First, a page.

• Certifications and Organizations- Again, certifications are not the end all be all, but I do think they are important to show that the professional believes in a standard, holds their education to a higher standard and continues their education. If this is important to you, you should check to see if a professional is “certified” by the organization they are apart of or if they are a “supporting member” as those are two different things. Certified professionals are generally those who took an exam of some kind, whereas a supporting member is someone who just pays the yearly dues to be apart of an organization, but that does not mean they are certified by that organization.

Again, do your research, and see who you connect with and feel comfortable with handling your dog!

If you want to search for a certified professional in your area, I want to at least make sure to provide readers with the main organizations in the United States that certify professional trainers and behavior consultants. These organizations are NOT dog training schools, as there are many. These organizations are the four main certifying body’s in the United States.

International Association of Animal Behavior Consultants (IAABC)

Certification Counsel of Professional Dog Trainers (CCPDT)

International Association of Canine Professionals (IACP)

Pet Professional Guild (PPG)

Follow Anthony On: 

Facebook

Instagram

Youtube

About Anthony De Marinis

Anthony with his dog, Journey in the woods

Anthony De Marinis specializes in working with dogs with behavior issues, specifically with aggressive behavior. He provides comprehensive in-home behavior consultations and dog training services in most of Nassau County and western Suffolk County on Long Island, NY. (Online Virtual Consultations for aggression and behavior modification are also available for clients who are local and out of state.) Anthony is a Certified Dog Behavior Consultant from the International Association for Animal Behavior Consultants, Accredited Dog Trainer by the International Association of Animal Behavior Consultants, Licensed Family Dog Mediator (LFDM), and a Fear Free Certified Training Professional (FFCP). Anthony currently has an interest in training and behavior modification in Working & Sport bred dogs. He is also learning about and currently competing in agility and sheep herding with his own dogs. Anthony has two Australian Kelpies, Journey and Quest.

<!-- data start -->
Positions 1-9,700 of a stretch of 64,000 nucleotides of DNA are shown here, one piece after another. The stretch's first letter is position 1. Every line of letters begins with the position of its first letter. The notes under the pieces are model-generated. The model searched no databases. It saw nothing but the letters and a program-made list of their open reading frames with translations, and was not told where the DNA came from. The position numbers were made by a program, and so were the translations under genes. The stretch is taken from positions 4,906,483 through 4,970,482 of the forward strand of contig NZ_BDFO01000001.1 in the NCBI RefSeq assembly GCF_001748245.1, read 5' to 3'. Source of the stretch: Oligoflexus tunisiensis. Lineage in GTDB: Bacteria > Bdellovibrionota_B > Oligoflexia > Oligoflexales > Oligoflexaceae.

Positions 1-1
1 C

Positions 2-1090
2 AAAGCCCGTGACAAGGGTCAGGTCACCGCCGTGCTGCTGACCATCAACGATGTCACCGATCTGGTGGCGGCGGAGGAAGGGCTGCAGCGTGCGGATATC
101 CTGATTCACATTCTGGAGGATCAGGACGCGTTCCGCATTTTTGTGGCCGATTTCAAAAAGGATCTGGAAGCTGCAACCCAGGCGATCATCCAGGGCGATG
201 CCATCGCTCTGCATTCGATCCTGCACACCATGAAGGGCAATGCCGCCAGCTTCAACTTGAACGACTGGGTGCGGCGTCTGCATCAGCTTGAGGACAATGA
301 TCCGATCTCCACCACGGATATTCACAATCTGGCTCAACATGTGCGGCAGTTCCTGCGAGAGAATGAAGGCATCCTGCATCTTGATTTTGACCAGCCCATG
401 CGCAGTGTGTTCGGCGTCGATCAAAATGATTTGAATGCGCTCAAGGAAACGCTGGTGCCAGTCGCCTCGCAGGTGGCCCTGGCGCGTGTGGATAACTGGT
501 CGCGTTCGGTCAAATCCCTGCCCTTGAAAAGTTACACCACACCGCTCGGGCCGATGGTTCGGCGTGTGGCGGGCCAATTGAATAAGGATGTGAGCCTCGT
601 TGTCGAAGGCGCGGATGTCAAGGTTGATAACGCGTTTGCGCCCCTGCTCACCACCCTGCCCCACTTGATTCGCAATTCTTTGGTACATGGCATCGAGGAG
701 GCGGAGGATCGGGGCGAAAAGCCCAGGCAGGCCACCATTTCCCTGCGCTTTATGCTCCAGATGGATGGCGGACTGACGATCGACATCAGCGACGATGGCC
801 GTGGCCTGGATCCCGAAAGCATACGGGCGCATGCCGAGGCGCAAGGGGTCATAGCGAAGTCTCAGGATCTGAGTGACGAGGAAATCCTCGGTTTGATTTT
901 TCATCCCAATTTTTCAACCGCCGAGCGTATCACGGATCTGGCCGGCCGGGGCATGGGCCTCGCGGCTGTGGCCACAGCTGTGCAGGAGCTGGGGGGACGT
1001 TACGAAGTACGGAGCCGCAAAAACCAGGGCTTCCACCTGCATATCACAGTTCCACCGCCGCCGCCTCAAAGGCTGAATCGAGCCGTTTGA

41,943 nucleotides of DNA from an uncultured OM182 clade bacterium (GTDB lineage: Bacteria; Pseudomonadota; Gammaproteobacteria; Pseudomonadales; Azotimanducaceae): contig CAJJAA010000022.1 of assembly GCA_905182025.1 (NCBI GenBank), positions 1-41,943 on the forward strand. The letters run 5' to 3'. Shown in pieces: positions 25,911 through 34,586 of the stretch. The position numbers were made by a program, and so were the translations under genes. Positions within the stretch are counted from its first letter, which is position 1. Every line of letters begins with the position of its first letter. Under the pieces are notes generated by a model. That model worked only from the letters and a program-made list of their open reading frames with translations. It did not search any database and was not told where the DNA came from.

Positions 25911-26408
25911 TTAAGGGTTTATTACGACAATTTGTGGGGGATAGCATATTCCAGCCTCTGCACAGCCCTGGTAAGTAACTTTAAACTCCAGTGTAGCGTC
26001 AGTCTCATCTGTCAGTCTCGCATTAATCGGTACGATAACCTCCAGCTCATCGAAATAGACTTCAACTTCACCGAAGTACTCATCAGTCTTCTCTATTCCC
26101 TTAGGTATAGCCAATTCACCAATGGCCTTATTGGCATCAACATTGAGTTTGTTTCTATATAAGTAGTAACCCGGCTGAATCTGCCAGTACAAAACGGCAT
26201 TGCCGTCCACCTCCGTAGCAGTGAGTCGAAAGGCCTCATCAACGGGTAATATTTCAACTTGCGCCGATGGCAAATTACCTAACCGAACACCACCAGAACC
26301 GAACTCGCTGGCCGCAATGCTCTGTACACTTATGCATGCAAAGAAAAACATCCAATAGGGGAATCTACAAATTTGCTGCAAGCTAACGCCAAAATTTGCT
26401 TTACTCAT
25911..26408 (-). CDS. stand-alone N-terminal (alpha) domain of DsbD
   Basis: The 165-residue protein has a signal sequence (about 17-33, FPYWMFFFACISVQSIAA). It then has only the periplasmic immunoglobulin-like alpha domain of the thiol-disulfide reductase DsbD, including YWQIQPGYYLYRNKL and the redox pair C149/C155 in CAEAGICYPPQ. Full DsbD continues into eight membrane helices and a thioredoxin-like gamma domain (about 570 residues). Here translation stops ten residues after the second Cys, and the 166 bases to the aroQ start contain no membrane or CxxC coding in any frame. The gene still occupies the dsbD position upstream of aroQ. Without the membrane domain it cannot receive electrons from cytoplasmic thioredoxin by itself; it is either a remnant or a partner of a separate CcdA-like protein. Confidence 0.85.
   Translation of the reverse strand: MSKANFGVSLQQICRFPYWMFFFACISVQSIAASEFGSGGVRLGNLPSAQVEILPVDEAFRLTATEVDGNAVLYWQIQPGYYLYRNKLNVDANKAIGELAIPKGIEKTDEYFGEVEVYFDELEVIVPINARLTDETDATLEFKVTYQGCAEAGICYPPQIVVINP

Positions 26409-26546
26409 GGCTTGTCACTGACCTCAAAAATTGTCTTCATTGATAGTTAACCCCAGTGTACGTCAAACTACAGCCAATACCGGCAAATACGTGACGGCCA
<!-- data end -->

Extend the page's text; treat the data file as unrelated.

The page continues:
Anthony

Anthony De Marinis specializes in working with dogs with behavior issues, specifically with aggressive behavior. He provides comprehensive in-home behavior consultations and dog training services in most of Nassau County and western Suffolk County on Long Island, NY. (Online Virtual Consultations for aggression and behavior modification are also available for clients who are local and out of state.) Anthony is a Certified Dog Behavior Consultant from the International Association for Animal Behavior Consultants, Accredited Dog Trainer by the International Association of Animal Behavior Consultants, Licensed Family Dog Mediator (LFDM), and a Fear Free Certified Training Professional (FFCP). Anthony currently has an interest in training and behavior modification in Working & Sport bred dogs. He is also learning about and currently competing in agility and sheep herding with his own dogs. Anthony has two Australian Kelpies, Journey and Quest.

July 3, 2023